Metaprogramming is the act of writing code that operates on code rather than on data. This involves inspecting and modifying a program as it runs using constructs exposed by the language.
In the example below, here are some of the "meta" changes we're making to the program:
- Reopening classes: Add a method named
foldlto Ruby's native
- Programmatic method invocation: Use
sendto call a method by name programmatically
The end result is the ability to combine the elements of any array containing any type of object in fairly arbitrary ways.
Metaprogramming is supported across many languages using many different techniques; you’ve probably used some of them already. Here’s a brief list of some popular languages besides Ruby that support metaprogramming in some form.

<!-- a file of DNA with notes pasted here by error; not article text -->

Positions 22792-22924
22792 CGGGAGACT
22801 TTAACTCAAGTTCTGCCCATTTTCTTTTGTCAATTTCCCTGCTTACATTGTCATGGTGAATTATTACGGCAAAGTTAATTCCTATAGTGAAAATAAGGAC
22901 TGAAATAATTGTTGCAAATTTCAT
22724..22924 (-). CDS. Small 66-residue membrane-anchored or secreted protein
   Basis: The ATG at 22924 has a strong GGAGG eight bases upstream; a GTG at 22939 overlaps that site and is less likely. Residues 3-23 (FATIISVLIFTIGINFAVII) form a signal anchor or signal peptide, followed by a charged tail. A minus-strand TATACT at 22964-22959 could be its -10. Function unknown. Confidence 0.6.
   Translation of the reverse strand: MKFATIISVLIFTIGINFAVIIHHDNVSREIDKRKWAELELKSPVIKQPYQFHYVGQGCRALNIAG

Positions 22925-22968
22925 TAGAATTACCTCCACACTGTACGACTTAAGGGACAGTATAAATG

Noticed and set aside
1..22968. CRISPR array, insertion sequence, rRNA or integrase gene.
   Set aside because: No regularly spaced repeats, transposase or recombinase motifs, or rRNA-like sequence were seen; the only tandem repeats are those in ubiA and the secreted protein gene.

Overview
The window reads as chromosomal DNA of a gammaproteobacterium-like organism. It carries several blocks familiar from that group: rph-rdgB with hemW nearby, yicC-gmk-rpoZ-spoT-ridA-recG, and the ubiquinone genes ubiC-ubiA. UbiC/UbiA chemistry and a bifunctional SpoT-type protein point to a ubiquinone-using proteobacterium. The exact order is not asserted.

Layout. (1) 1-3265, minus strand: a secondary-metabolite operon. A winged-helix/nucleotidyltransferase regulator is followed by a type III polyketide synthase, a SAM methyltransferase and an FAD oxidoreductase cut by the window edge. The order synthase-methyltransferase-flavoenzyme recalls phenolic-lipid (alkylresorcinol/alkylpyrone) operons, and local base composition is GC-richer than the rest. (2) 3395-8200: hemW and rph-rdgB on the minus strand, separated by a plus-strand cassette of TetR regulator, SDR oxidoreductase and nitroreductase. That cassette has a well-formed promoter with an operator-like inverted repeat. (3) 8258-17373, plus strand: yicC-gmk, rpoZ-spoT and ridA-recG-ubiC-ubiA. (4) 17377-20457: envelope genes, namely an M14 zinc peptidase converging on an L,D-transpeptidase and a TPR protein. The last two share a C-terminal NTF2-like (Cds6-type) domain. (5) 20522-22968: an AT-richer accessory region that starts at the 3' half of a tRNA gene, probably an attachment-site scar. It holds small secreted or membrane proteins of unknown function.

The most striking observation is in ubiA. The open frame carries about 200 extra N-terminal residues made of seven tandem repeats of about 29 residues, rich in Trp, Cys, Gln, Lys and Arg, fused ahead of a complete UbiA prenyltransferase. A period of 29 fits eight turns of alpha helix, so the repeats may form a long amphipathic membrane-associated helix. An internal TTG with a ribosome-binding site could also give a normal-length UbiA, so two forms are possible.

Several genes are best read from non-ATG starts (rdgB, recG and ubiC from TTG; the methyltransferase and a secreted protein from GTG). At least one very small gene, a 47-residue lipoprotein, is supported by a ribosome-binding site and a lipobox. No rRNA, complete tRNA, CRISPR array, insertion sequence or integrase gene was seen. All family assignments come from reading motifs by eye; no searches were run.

The focus of this book is to demonstrate how metaprogramming happens in Ruby, what its limitations are and what kinds of problems are best solved using it.
This last is pretty important, because metaprogramming is arguably one of the most misused features of the Ruby language. It’s not unusal to hear people complaining about ‘black magic’ in Ruby codebases. This is usually because they, or the author of that codebase, or both didn’t understand metaprogramming.
Learning when metaprogramming is the right tool for the job will be of considerable value to you in creating powerful yet maintainable codebases.